I posed this provocative question to 28 individuals[1] that are currently serving in the U.S. military,[2] or had served at some point.[3]

Depending on where you fall along the political spectrum and level of engagement, this question came off as a genuine question to some, and to others, it was perceived as a loaded/slanted question. Thing is, I intentionally asked this, not because I wanted a direct answer to the question, but because I wanted to understand the current sociological state of civil-military relations (CMR) relative to this incredibly divisive political election season.  Understanding these answers can provide greater clarity to Peter Feaver’s civil-military problematique, where “the very institution created to protect the polity is given sufficient power to become a threat to the polity.”  Indeed, it is right to openly wonder military attitudes concerning civilian control of the military under the pretext of political leadership that might be perceived as illegitimate.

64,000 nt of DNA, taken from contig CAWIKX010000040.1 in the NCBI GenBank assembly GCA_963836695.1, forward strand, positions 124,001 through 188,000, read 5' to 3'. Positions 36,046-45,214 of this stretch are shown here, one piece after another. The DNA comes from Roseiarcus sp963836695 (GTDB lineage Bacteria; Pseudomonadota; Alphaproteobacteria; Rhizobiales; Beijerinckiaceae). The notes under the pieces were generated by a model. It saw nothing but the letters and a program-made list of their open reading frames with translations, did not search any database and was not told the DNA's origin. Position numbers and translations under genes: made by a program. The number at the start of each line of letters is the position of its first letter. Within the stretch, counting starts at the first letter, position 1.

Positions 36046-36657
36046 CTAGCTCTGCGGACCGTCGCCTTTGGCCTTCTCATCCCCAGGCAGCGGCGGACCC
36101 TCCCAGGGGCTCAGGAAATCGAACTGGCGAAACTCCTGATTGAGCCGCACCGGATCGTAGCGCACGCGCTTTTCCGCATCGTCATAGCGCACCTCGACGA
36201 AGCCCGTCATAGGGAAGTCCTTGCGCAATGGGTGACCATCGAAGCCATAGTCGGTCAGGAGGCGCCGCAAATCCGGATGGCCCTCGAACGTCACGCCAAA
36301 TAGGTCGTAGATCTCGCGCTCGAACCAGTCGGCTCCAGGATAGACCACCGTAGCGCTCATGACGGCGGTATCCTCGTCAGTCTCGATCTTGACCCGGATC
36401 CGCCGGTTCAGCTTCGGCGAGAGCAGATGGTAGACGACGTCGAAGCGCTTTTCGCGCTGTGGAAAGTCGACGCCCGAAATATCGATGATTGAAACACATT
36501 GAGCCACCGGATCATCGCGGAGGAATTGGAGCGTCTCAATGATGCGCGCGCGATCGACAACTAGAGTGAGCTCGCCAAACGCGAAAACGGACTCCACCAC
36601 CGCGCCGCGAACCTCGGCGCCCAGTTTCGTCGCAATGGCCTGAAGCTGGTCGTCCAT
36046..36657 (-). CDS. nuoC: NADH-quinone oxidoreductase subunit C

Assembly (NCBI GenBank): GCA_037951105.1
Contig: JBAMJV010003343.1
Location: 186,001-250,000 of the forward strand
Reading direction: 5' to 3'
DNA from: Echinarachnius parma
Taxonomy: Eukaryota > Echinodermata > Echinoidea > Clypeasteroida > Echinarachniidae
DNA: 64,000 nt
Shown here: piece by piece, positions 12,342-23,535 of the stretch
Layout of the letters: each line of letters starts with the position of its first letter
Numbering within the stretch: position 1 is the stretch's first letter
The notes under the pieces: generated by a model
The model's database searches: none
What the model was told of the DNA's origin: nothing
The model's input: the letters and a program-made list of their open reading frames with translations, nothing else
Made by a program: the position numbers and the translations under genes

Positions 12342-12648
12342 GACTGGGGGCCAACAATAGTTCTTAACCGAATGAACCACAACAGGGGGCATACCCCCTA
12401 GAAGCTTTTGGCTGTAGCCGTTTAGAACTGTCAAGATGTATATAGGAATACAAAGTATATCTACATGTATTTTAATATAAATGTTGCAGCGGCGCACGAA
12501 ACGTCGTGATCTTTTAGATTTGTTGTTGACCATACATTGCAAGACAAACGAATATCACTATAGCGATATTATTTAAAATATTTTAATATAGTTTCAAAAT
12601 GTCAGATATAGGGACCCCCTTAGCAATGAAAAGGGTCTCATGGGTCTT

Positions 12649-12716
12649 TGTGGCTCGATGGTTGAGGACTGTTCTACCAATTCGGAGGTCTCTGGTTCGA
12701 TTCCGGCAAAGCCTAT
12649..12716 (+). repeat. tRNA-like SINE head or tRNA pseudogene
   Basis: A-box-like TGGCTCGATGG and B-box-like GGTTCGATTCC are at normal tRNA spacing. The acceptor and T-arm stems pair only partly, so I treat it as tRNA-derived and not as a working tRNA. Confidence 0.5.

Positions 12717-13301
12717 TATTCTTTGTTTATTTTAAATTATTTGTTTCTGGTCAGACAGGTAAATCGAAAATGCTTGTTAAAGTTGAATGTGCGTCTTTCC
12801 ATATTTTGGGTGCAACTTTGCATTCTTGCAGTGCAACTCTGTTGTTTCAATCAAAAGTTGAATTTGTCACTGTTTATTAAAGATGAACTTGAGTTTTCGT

Nonetheless, I was greatly surprised with the incredibly high percentage of responses from such an opening question directed at military personnel – given the contentious election and continued controversy. Even as a mid-level military officer, I was able to start with this type of question, and many opened up immediately – regardless of rank and position – telling me much more than I anticipated, to include about half of the respondents – on their own accord – admitting who they voted for. Continue reading

The Many Faces of Trump Foreign Policy

From NBC. Admit it, you'd rather look at Nick Offerman than Donald Trump. Which is good. Because usage rights.

From NBC. Admit it, you’d rather look at Nick Offerman than Donald Trump. Which is good. Because usage rights.